Diabetes, 40:1511-1516 (1993) reported the prolonged reversal of the diabetic state of mice with xenografts of microencapsulated rat islets, using alginate-polylysine capsules. Substantial additional efforts are described in U.S. Pat. Nos. 4,673,566, 4,689,293, 4,789,550, 4,806,355, and 4,789,550, for example, to develop transplants encapsulated in calcium alginate capsules reacted with polylysine.
U.S. Pat. No. 4,744,933 describes encapsulating solutions containing biologically active materials in a membrane of interreacted alginate and polyamino acid.
U.S. Pat. No. 4,696,286 describes a method for coating transplants suitable for transplantation into genetically dissimilar individuals. The method involves coating the transplant with a surface-conforming bonding bridge of a multi-functional material that binds chemically to a surface component of the transplant, which is enveloped in a semi-permeable, biologically compatible layer of a polymer that binds chemically to the bonding bridge layer. A disadvantage of this method is that it relies upon specific interaction of the first polymer coating with acidic residues of proteins on the cell surface and thus may not provide complete coverage of tissues, particularly if other tissues are adhering to the tissue particles (e.g., acinar tissue on islets) and interfering with the desired bonding.
The use of calcium alginates for immobilization of microbial cells and enzymes is described in J. Appl. Microbiol., 1:291-296 (1975) and Biotech. and Bioeng., 19:387-397 (1977). Additionally, Biotech. Tech., 2:271-276 (1988) describes methods for coating living cells in an outer membrane of calcium alginate by dropping a cell-containing calcium solution into an alginate solution and further incubating the capsules in a calcium solution.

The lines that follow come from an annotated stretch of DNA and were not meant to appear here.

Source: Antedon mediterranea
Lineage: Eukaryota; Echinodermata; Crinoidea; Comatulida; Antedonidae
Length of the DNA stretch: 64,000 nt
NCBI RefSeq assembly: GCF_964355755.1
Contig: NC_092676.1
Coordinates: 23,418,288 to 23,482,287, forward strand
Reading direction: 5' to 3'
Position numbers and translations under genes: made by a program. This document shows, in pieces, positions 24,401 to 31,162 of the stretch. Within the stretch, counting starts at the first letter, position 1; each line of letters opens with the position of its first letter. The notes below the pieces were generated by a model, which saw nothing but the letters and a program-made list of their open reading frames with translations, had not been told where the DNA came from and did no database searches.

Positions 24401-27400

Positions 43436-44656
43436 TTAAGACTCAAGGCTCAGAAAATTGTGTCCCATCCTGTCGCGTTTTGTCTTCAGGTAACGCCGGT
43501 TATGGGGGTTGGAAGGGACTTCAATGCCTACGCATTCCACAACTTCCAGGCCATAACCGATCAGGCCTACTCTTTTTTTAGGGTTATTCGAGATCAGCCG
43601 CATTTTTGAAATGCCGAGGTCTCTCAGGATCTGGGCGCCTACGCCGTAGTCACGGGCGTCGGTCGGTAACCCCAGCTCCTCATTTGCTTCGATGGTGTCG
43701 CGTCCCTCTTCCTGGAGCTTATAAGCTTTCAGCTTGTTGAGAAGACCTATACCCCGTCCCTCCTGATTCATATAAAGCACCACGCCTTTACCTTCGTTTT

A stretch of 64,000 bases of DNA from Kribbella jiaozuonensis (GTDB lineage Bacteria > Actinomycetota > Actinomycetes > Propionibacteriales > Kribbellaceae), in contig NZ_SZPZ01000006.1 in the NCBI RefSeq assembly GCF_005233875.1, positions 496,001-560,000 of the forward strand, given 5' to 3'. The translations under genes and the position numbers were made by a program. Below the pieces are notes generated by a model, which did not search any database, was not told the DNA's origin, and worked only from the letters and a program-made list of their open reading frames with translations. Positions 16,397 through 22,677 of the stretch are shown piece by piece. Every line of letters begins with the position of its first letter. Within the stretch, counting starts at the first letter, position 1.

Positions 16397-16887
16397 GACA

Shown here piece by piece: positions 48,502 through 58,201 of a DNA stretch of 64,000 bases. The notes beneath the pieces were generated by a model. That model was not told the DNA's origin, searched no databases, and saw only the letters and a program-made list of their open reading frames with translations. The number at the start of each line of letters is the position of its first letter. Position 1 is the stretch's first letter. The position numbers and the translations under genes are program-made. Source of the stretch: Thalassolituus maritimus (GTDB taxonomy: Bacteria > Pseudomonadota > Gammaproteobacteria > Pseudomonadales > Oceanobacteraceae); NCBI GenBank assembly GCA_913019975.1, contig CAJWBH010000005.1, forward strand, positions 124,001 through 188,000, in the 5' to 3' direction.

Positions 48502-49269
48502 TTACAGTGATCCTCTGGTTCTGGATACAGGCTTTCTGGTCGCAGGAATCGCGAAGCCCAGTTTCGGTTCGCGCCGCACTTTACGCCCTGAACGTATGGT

Lab. Invest., 90:6204-6205 (1990) describes an angio-genesis model using tumor cells entrapped in alginate beads where a spray of sodium alginate-cell suspension was contacted with aqueous calcium chloride solution to form calcium alginate beads.
Although alginates have been applied to coating food and pharmaceutical products, the use of alginates for coating living cells to produce a non-immunogenic coating which allows for long-term viability and function of the transplanted cells in a host animal has heretofore not been successful. Those working in this field have recognized that it is necessary to purify alginates for cell coating applications. For example, filtration has been suggested as a means to remove fibrotic fucan- and polyphenol-rich and other particulate contaminants. However, even such purified alginates themselves have been considered to be immunogenic. Trans. Proc., 23:758-9, (1991) describes fibrous overgrowth of implanted alginate microcapsules in large animals. The study found that commercial alginates are often contaminated with polyphenols and other immunogenic materials and, even when purified by the methods employed, the commercial alginates having high mannuronic acid content were found to remain immunogenic and capable of activating macrophages in vivo, resulting in production of fibrotic overgrowth. Cell Trans., 1:165 (1992) corroborates the above findings and suggests that all alginates are inherently fibrogenic even when purified by methods employed in these studies. Others have suggested that a reason why the alginates are not biocompatible is that high mannuronate alginates stimulate human monocytes to produce cytokines and enhance macrophage migration cytokines (J. Immunother., 10:286-291 (1991), and Carbohydrate Research, 243:211-216 (1993)).